Why developing the acclaimed video game L.A. Noire was a seven year nightmare for its 100+ (uncredited) developers that resulted in an investigation by the International Game Developers Association. [more inside]
"I can tell you right now there is no I in A.I., and nor should there be." Veteran game programmer Mike Diskett (Syndicate, Magic Carpet, GTA IV) offers his thoughts on response mechanics, and how fuzzy logic can fail to account for the fog of war.
Hacker Typer - Now you can look like you're doing something important on your computer, like you've always wanted to! (hit hack and just start bashing at your keyboard)
Embarassing Bodies, your one-stop clinical revulsion shop! Is it painful? And does it ooze? Pus and blood? Yep, that sounds nasty. [warning: NASTY] [more inside]
The J programming language is kind of like a super calculator (it’s been described as executable mathematical notation). It was developed by Ken Iverson and Roger Hui and is a successor to APL (and there’s no need to buy a new keyboard). The language is free and open source, and works on Windows, Mac, and Linux. A series of books and articles on using J are also available to download. To whet your appetite, here’s an article on using J to find the eighth ten-digit prime number that appears among the digits of pi.
Emacs Artist Mode (screencast) allows you to use the mouse to draw squares, lines, and other shapes in plain text, or even paint. I'm not an emacs user, but I thought this was pretty cool. Even better, you can use an open source Java tool called ditaa to transform ascii text into a full-color graphic. Needless to say, users of other IDEs want this.
Forty years of incredible programming from Ontario's public broadcaster now viewable on the Web at The TVO Public Archive. Samples include: Imprint 1993: Leonard Cohen talks about his poetry and music. The Education of Mike McManus 1977: Timothy Leary talks about what freedoms the drug culture wrought and reflects on his own role in bringing about these changes. Talking Film 1980: The Cinema Of John Huston offers anecdotes about Orson Welles, Humphrey Bogart, and Truman Capote. Allan Gregg in Conversation 2007: Carol Off/Alvin Toffler, authors of Bitter Chocolate and Future Shock. [more inside]
Rediscovering WWII's female "computers". While researching a documentary in Philadelphia, filmmaker LeAnn Erickson came across two women with a story she'd never heard before: thousands of women with advanced mathematical skills employed as "computers", working day and night during WWII to supply soldiers in the field with precise ballistics algorithms. Some of those women also went on to program ENIAC, the first general-purpose computer (previously). Erickson turned their stories into Top Secret Rosies, a documentary released to theaters last year and to DVD this month. One of those programmers, Betty Jean Jennings Bartik, spoke at length to the Computing History Museum in 2008. [youtube, 1:07:19] [via]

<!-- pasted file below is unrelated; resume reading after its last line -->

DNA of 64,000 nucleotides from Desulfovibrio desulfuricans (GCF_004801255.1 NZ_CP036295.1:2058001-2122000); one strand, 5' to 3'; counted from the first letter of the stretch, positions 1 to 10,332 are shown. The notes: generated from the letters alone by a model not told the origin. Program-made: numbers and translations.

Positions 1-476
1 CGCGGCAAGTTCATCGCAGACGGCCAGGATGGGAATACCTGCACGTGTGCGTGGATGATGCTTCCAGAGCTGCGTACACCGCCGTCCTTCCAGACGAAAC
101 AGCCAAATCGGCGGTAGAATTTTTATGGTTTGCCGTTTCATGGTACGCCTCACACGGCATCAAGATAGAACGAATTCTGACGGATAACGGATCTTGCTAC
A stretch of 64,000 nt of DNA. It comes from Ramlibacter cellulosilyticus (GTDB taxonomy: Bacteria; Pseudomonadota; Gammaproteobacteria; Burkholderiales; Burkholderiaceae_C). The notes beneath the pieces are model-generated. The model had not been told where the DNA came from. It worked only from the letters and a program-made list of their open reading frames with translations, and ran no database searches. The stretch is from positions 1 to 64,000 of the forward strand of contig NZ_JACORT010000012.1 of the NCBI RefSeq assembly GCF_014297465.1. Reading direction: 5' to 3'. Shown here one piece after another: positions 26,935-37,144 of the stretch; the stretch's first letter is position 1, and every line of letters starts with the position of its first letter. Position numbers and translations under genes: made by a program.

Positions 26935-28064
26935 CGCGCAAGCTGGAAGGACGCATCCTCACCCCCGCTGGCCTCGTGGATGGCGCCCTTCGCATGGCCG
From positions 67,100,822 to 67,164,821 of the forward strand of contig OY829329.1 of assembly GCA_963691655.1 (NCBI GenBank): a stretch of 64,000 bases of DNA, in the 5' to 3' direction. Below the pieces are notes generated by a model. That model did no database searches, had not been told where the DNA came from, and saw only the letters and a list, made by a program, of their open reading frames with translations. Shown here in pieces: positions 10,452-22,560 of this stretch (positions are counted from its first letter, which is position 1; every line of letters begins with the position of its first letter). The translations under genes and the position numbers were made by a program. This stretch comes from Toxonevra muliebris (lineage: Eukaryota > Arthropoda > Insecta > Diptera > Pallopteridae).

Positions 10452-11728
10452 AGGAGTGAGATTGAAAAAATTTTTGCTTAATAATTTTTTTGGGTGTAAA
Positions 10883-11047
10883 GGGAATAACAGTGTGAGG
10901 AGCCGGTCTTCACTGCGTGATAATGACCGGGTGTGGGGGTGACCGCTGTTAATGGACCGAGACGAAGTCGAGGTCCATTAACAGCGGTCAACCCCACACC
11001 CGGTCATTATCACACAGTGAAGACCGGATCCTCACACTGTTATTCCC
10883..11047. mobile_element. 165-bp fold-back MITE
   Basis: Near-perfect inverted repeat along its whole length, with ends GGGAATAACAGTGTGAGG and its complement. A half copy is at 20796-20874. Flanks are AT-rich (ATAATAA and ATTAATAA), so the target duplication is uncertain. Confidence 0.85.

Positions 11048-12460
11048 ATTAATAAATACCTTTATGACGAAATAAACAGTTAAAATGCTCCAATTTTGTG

Want to be a coder? Productivity-porn site Lifehacker has posted its 4.5-part "Learn to Code Nightschool Course." [more inside]
The 'GDC 25' Chronicles: A Quake Aftershock. Shortly after the release of Quake in 1996, former iD employee Michael Abrash gave a talk detailing many of the technical hurdles that had to be resolved in making the game. For its 25th anniversary, GDC has put up video clips of two segments (1 2) as well as audio of the full talk.
“There are two ways of constructing a software design. One way is to make it so simple that there are obviously no deficiencies. And the other way is to make it so complicated that there are no obvious deficiencies.” - C.A.R. Hoare, from the Top 50 Programming Quotes of All Time.
In today's example of kids smarter than you and I, Wired follows the exploits of two teens competing at the International Olympiad in Informatics.
Geometry, Surfaces, Curves, Polyhedra (many of which are beautiful) l Google Earth Fractals l fractals and chaos. [more inside]
Programmers Who Defined The Technology Industry: Where Are They Now?
Pictorial Janus (SLYT)
"Computers can search all possible outcomes of all possible moves in conventional chess and beat even top human players, so Akl wanted to make the computation more difficult." The result? Quantum chess! [via]
"Have you ever wondered how many cats you would have if you started with just one female and left it alone with males for 5 years?" via Forrst
Who gets to make money off WordPress? Dust-up brewing in the world of WordPress as theme author Chris Pearson and WordPress head honcho Matt Mullenweg battle out the question: Is a theme a 'derivative work'? [more inside]
Jonathan Stark's book is online in its entirety, with a Creative Commons license. Kind of cool.
Jonathan Stark's book is online in its entirety, with a Creative Commons license. Kind of cool.